The researchers found that patients who had been in the placebo group and who used statins at any time were no less likely to develop adenomas over a five-year period compared with those patients who never used statins.
For those who took statins for three years or longer, the chances of developing the adenomas were nearly 40 percent higher than those not on statins. Those taking celecoxib and statins did not have an increased chance of developing adenomas, probably because the anti-tumor effects of celecoxib canceled out any tumor-promoting effect of the statins, according to the study.
While statins aren't helpful in preventing colorectal cancer, experts from the American Cancer Society also urged people to continue taking statins for cardiovascular health.
"The suggestion of higher risk of colorectal polyp recurrence among a subgroup of statin users in this study may be due to chance and should not raise concerns," said Eric Jacobs, the American Cancer Society's strategic director of pharmacoepidemiology. "A similar previous study of polyp recurrence did not find higher risk among statin users. Statins are valuable drugs, proven to reduce risk of heart disease. Results of this study should not influence decisions about statin use."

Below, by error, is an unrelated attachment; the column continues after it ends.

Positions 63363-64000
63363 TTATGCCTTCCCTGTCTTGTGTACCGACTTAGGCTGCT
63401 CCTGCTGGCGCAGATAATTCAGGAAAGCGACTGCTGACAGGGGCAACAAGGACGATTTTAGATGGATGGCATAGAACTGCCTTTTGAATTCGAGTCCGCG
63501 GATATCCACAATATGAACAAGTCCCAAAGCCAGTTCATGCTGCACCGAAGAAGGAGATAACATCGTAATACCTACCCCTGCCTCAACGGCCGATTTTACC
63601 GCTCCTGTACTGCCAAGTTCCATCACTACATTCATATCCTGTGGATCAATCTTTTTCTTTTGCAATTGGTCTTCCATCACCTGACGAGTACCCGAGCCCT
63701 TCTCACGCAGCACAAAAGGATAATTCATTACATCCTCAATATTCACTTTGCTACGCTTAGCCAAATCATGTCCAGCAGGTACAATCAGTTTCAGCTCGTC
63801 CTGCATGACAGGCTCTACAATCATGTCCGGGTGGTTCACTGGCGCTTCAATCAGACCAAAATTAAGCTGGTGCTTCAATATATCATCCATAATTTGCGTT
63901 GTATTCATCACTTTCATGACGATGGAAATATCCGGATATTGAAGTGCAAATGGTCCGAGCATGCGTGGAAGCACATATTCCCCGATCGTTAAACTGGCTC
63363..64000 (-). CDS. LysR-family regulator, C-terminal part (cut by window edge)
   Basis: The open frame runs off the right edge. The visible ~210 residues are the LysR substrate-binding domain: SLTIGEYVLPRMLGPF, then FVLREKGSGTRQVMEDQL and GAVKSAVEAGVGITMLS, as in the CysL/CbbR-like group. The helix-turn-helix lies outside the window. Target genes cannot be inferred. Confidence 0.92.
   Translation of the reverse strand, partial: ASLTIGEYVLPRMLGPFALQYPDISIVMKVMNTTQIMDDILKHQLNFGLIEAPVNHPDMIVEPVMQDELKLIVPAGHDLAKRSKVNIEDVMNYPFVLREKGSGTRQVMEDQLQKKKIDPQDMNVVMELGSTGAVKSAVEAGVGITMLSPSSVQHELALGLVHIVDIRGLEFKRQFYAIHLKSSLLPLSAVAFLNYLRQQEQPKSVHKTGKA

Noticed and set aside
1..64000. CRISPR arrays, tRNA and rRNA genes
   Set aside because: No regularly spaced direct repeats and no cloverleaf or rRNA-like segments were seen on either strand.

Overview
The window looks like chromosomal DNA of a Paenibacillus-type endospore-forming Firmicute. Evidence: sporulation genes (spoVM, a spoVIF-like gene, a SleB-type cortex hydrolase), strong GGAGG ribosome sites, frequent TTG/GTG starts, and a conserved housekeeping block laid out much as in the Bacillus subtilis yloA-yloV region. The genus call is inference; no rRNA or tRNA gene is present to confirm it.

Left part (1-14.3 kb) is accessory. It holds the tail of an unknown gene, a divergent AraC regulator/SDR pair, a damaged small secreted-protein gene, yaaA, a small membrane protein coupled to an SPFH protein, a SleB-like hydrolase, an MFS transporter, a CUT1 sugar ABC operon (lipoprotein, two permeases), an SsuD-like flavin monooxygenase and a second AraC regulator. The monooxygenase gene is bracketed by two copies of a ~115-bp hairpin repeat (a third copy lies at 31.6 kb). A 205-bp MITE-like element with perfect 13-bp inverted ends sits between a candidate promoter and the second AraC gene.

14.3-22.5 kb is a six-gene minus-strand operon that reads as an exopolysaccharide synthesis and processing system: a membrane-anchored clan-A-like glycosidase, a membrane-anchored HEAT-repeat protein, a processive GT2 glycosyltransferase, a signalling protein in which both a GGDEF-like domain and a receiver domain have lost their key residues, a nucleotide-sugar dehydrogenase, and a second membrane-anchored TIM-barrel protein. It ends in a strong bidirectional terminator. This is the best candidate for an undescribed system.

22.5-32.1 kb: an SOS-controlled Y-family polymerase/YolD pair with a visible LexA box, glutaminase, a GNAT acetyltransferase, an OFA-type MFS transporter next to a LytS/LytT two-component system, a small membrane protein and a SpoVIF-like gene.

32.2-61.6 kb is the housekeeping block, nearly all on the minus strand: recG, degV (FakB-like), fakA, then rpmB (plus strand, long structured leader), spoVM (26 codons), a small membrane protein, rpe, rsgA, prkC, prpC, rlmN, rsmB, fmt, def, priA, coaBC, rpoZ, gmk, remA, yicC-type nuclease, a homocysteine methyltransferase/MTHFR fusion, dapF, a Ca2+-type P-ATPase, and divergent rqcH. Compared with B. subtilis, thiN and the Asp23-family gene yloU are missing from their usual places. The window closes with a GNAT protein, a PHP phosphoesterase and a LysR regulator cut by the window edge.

For now, the best way to prevent colon cancer is to make sure you get a colonoscopy screening at age 50, or earlier for those with a family history, Bertagnolli said.
The American Cancer Society has more on colorectal cancer.
SOURCES: Monica Bertagnolli, M.D., chief, division of surgical oncology, Brigham and Women's Hospital, and professor, surgery, Harvard Medical School, Boston; Eric
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